Child Bike Rental Program

ArleighCycling Tips, Family Riding, Latest6 Comments

Over at Velorution they talked about a program that rents the small push/glide bikes by the week.

This triggered many thoughts in my head as I love the push bikes instead of training wheels.  It allows a child to learn relying on themselves only, and not training wheels.  The learning curve is gentle and quickly conquered.  My shop sells the Strider running bike, light weight and under $100.

The biggest concern I’ve had with these Striders are once the child learns to ride it, they are ready for the next bike with pedals.  The purchase is very short lived if the child progresses quickly. Unless the parent has another smaller child, or perhaps a friend they could pass it on to.  Yes, these little things hold their value and could sell on Craigslist quickly, but why bother?

Now, what about a rental program to allow the child to try it?  A week for $20 seems fair to me.

Parents : What are your thoughts?

6 Comments on “Child Bike Rental Program”

  1. The combination of high price and short usable life is the only reason I didn’t get these for my kids. As a result, they’re still on training wheels.

    $20/week would have worked for me.

  2. the “push bike” was something I was very excited about when my boys were at the training wheels age

    but… at that time there was not a 100 dollar option

    my kids went old school with training wheels

    both my boys had their training wheels off just after 4 years

    I always see kids on push bikes… but not sure if they get the kids riding a bike without training wheels any sooner

    it becomes something different

    I think the idea of having access to one of these for a week or two during the transition from bike with training wheels to bike without training wheels is an interesting idea

    because riding a bike is pedaling and turning in a way that I am not sure the kids get on the push bike

    I would have liked to try the technology with my boys
    but it just never happened
    now at six and 8 training wheels are a distant memory

  3. I think the useable lifespan of the prebike is a bit misunderstood. Kids can start on these bikes as young as 18-24 months. They won’t EFFICIENTLY being riding a pedal bike until they are 4 mainly because their legs are too short relative to the crank length. But, the whole time they are on the prebike/push bike/balance bike, they are learning vital bike handling skills. When they transition to a pedal bike, they are not at zero on the riding ability scale, they are QUITE good riders (and should be since they’ve been riding for more than 1/2 their life by this time. Pedalling is merely a form of propulsion. Riding is the art of balancing, steering, and leaning a two-wheeler. It is the same skill whether the bike is propelled by striding motion, pedalling motion, gravity downhill, or a motor. I’ve also noticed that kids with prebikes have at least a year of overlap where they will ride both the prebike and the pedal bike. The prebike is a fraction of the weight of the pedal bike and can go places that the pedal bike can’t. It has a fun-factor for little riders that they just don’t find on a pedal bike until they get much stronger and taller. I’ve seen so many kids thrive on prebikes and gain so much confidence and coordination that I’d hate for the value of a prebike to be underestimated. I hope that is helpful to the discussion.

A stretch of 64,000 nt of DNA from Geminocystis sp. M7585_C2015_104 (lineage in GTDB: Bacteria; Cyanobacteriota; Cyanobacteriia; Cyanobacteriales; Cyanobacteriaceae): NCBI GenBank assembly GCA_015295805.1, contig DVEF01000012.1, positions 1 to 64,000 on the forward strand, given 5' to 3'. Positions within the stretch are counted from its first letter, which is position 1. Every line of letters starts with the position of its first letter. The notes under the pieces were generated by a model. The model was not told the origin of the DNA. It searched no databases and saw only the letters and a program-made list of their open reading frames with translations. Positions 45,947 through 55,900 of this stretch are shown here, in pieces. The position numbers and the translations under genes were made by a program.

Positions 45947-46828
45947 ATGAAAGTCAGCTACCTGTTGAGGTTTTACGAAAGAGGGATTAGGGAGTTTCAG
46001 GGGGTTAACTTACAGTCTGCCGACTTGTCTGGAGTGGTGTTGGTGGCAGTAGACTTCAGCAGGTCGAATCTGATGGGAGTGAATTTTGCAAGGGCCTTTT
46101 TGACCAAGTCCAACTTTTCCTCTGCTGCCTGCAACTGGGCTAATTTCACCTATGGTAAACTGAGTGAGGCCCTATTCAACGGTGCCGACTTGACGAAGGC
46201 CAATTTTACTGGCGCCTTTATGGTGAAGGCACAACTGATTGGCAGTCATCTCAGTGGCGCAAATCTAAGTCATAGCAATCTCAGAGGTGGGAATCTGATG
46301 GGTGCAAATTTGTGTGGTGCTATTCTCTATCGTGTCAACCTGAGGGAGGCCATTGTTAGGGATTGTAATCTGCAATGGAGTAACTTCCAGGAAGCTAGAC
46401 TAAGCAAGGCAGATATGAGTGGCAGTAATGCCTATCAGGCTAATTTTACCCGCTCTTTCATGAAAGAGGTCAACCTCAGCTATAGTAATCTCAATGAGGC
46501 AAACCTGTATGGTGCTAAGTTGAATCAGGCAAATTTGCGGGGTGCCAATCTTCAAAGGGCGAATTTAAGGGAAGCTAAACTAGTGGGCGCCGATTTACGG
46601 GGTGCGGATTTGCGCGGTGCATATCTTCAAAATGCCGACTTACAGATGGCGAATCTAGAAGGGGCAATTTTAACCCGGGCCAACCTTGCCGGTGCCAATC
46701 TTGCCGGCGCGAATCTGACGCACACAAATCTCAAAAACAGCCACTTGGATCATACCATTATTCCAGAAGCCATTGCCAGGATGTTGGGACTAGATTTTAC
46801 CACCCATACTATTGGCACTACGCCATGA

4. These make sense if you could rent one for a week – assuming that is a reasonable period. It could be part of a package that includes the child’s first real bike. I could see this being a good story a salesperson could use and it might bring in new customers via word of mouth as other parents saw this as a solution.

  5. What I do is get a cheap bike, take off the training wheels, pedals and cranks, and there you go, a push bike. May not is as light or as good as an actual specially designed push bike, but it works for me.

    My daughter is now happily pedaling on the same bike, after I put back the cranks and pedals, and is ready for a bigger bike.

    Two bikes for the price of one, all you need is a bit of initiative, and some willingness to get your hands dirty.

  6. Push bikes are to some extent a “lifestyle” choice. There are relatively inexpensive push bikes, inexpensive solutions (remove pedals) and then there are the $$$ LikeABikes – a push bike as design artistry in the same sense a $$$ Italian bike is.

    Push bikes can be used at 18months and up – by they time they are on them for some time they have learned MANY more bike riding skills that take much more effort to learn on a pdeal bike (like banking a turn via body english).

    They also have much more bike control confidence (the ability to STOP on a dime).

    I think the point of a push bike rental misses the point – push bikes are a mode unto themselves rather than merely a means to substitue for “training wheels”. For one – most kids bikes are single speed – and a push bike by definition has infinite “cadence to ground speed” ratios – which has (IMHO) additional bike handling aspects which they can learn easily.

    I have no intention of “upgrading” to a pdeal bike until I a soildi set of push bike handling skills. When the kids start pulling “tricks” onthe LikeABike – I’ll know its time to get a pedal bike (and they will be “zoom” at that time!)

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